The French Bulldog, originally called the Bouledogue Francais, also is known simply as the Frenchie. It’s the sixth most popular breed in the United States and a cousin to the English Bulldog. The breed features the same wrinkles and short-nosed facial structure that the English Bulldog has, but it’s the ears that really catch the eye. The French Bulldog has bat-like ears to contrast with its compact body.
With an affectionate personality, the French Bulldog can be playful and is both adaptable and smart, according to the American Kennel Club (AKC). The breed is smaller than the English Bulldog with the Frenchie standing just eleven to thirteen inches tall and weighing 28 pounds or less. Often quite good with children, the French Bulldog can require training, but frequently makes for a good family pet.
Beloved by owners and Bulldog aficionados world-wide, there are several fun facts to discover about the French Bulldog.
1. The Industrial Revolution Played Important Role with the Breed
The French Bulldog originated when English Bulldogs were bred with Pugs and Terriers after bull-baiting was banned in England in 1835. The smaller breed became a favorite companion for the Nottingham lace workers as the small Bulldogs loved to sit on laps and kept the workers warm. When lace-working became mechanized in England during the Industrial Revolution, many of those lace workers moved to France. The small Bulldog with bat-like ears became popular with the French, especially the society ladies. The breed then became known as the Bouledogue Francais and later the French Bulldog or Frenchie.
2. French Bulldog Club of America Founded Before AKC Recognition
First appearing in the United States in the late 19th century, the French Bulldog gained official recognition by the French Bulldog Club of America (FBDCA) in 1897. This was one year before the French Bulldog was recognized as an official breed by the American Kennel Club. The FBDCA is the oldest club in the world dedicated to the French Bulldog.
Fun Fact Extra: Via the FBDCA, it’s reported that the prominent French Bulldog breeder Samuel Goldenberg (and his wife) were en route aboard the Titanic to New York in 1912 to judge the Frenchies specialty. The Goldenbergs survived the sinking of the Titanic and still managed to arrive in time for the show.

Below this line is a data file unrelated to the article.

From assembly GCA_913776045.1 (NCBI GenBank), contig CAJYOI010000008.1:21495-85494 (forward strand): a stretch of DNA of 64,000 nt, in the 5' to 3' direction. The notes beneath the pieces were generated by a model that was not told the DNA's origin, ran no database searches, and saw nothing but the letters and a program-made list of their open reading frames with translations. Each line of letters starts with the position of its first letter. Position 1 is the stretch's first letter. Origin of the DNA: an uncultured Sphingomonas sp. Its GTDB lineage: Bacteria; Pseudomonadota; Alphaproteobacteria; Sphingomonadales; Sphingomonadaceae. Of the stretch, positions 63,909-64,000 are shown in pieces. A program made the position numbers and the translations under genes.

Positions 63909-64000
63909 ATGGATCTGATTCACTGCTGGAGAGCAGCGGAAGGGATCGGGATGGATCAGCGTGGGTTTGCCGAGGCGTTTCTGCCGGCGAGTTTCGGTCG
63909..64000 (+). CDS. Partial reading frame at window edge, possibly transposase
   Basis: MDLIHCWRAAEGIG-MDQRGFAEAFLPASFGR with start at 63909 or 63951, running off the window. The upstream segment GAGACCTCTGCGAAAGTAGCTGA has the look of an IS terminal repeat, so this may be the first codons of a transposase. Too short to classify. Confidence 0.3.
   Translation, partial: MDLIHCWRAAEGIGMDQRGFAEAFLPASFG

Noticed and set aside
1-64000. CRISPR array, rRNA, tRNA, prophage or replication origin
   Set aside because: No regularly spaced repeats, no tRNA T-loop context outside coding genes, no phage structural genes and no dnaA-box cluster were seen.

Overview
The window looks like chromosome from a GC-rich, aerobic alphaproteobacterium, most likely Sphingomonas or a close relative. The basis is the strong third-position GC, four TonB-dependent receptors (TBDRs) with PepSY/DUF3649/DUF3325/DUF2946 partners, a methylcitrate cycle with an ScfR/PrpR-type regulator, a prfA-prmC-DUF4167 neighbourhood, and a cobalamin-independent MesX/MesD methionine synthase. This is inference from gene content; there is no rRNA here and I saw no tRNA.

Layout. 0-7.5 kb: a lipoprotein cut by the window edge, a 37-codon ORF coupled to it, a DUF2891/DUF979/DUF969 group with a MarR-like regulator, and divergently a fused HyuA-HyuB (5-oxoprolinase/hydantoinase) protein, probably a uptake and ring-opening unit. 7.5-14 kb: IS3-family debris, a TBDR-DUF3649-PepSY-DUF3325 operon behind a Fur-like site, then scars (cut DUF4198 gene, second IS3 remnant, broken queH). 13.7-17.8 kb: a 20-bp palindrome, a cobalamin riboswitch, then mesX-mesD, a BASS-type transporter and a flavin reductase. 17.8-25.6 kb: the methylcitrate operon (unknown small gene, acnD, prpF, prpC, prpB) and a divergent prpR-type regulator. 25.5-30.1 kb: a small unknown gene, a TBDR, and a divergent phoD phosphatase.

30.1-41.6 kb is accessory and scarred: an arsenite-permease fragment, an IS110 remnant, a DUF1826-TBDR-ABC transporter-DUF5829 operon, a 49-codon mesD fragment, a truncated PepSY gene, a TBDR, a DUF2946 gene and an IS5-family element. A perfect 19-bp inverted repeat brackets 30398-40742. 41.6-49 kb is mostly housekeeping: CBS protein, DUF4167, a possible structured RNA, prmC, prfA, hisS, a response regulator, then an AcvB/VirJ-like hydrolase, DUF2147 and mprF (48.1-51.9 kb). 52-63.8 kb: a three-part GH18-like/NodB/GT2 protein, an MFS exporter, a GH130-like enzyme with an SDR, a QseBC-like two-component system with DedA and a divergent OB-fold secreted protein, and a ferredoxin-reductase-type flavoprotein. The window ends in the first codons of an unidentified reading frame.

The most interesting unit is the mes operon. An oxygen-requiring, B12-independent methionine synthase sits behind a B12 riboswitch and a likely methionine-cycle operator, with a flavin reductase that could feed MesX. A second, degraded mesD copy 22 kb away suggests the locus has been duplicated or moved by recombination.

3. Lovable Lap Dogs
Frenchies love to spend time on their owner’s lap, a common trait traced back to their ancestors that lived with the lace workers in England. While they’re content to lounge around, the French Bulldog also will enjoy a daily walk and a bit of play time. However, because they are brachycephalic like English Bulldogs, it’s best to avoid over-exerting the smaller breed on hot or humid days. The AKC cautions, “Keep your French Bulldog cool in warm weather, and avoid strenuous exercise.”
4. Nine Standard Colors
There are nine standard colors of the French Bulldog officially recognized by the AKC, breeders, judges, and clubs. These are: brindle, brindle and white, cream, fawn, fawn and white, fawn brindle, white, white and brindle, plus white and fawn. “Ticked” is considered the standard marking of a French Bulldog, as listed by the AKC.
5. Famous French Bulldog Owners
Today’s celebrities have a passion for the French Bulldog. Fans can find pictures and online videos of favorite actors, performers, athletes, and artists hanging out, traveling, and doting on their Frenchie. Some famous French Bulldog owners and their pups include, but are not limited to, David Beckham and Scarlet, Reese Witherspoon and Pepper, Madonna and Gypsy Rosa, Hugh Jackman and Dali, as well as the late Carrie Fisher and her French Bulldog Gary.
6. French Bulldogs as Watchdogs
Don’t let their smaller size fool you. The French Bulldog actually makes a good watchdog. They’re highly intelligent and trainable, although training does requires patience.